We accordingly accept the premise that lodestar presumptively produces a reasonable fee, but that exceptional circumstances may justify enhancements to the base lodestar. Whether a multiplier is needed, however, cannot be determined until the base lodestar is known. Because we do not as yet have a legitimate base lodestar in this case, any comment on the need for a multiplier here is premature.
In summary, we hold that the fee application and proof in this case did not provide the trial court legally sufficient evidence to calculate a reasonable fee award using the lodestar method. To establish the number of hours reasonably spent on the case, the fee application and record must include proof documenting the performance of specific tasks, the time required for those tasks, the person who performed the work, and his or her specific rate. Because the record in this case does not provide these details, we reverse the court of appeals' judgment affirming the attorney's fee award and remand to the trial court for a redetermination of fees consistent with this opinion.
I join fully in the Court's opinion with the additional observation that, besides lacking supporting records, Olivas's attorneys' request for fees and the trial court's award were patently unreasonable.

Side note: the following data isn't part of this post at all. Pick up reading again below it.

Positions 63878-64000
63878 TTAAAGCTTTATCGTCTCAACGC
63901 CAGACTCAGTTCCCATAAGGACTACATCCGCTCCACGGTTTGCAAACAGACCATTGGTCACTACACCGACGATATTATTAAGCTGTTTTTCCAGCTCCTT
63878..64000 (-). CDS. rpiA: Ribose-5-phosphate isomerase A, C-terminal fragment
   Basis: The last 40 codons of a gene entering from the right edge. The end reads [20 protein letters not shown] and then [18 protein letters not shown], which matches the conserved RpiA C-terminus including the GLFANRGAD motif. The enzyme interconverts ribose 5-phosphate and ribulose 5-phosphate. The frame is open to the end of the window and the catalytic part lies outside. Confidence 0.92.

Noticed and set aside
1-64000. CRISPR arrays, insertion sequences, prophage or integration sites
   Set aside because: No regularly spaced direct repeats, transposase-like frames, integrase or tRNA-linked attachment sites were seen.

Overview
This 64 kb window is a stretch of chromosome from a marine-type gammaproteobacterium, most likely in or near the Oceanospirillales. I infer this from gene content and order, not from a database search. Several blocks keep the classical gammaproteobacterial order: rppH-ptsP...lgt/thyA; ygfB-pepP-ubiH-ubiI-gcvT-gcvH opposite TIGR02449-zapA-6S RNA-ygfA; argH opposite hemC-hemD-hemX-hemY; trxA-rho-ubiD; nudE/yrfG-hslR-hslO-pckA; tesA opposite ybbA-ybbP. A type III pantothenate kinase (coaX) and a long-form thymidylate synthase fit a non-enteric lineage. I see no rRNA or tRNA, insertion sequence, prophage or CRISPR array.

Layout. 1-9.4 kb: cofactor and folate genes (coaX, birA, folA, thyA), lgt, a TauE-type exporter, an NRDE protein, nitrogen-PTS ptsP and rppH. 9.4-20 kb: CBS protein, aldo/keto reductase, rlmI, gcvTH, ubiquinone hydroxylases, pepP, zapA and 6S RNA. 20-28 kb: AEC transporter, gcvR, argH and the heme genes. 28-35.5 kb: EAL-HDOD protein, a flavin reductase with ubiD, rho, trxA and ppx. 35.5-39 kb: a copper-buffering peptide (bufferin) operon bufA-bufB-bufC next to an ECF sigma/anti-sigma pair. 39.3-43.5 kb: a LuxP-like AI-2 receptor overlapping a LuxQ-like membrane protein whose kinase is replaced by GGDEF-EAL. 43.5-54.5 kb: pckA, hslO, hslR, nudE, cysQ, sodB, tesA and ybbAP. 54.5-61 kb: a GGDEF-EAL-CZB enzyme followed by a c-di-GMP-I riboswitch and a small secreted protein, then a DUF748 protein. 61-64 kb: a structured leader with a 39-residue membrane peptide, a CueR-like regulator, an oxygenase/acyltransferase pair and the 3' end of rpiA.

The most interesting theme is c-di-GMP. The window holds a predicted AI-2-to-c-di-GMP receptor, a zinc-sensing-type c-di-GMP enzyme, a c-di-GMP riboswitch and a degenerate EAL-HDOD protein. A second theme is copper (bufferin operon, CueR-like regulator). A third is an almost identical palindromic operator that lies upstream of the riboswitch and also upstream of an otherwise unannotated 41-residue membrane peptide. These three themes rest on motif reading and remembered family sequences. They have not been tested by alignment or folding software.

After an eight-day trial, the jury failed to find that El Apple discriminated against Olivas on the basis of gender but found that it created a hostile work environment for her because of her complaints of discrimination. The jury awarded Olivas $1,700 in back pay and $103,000 for past and future compensatory damages. The trial court awarded Olivas $464,000 attorney fees and $6,500 paralegal fees through the rendition of judgment, plus $99,000 conditionally for post-judgment proceedings and appeals. The court of appeals reversed the back-pay award and affirmed the other damages and attorney fees.1 The court of appeals held that the award of attorney fees was reasonable. On its face, it could not have been.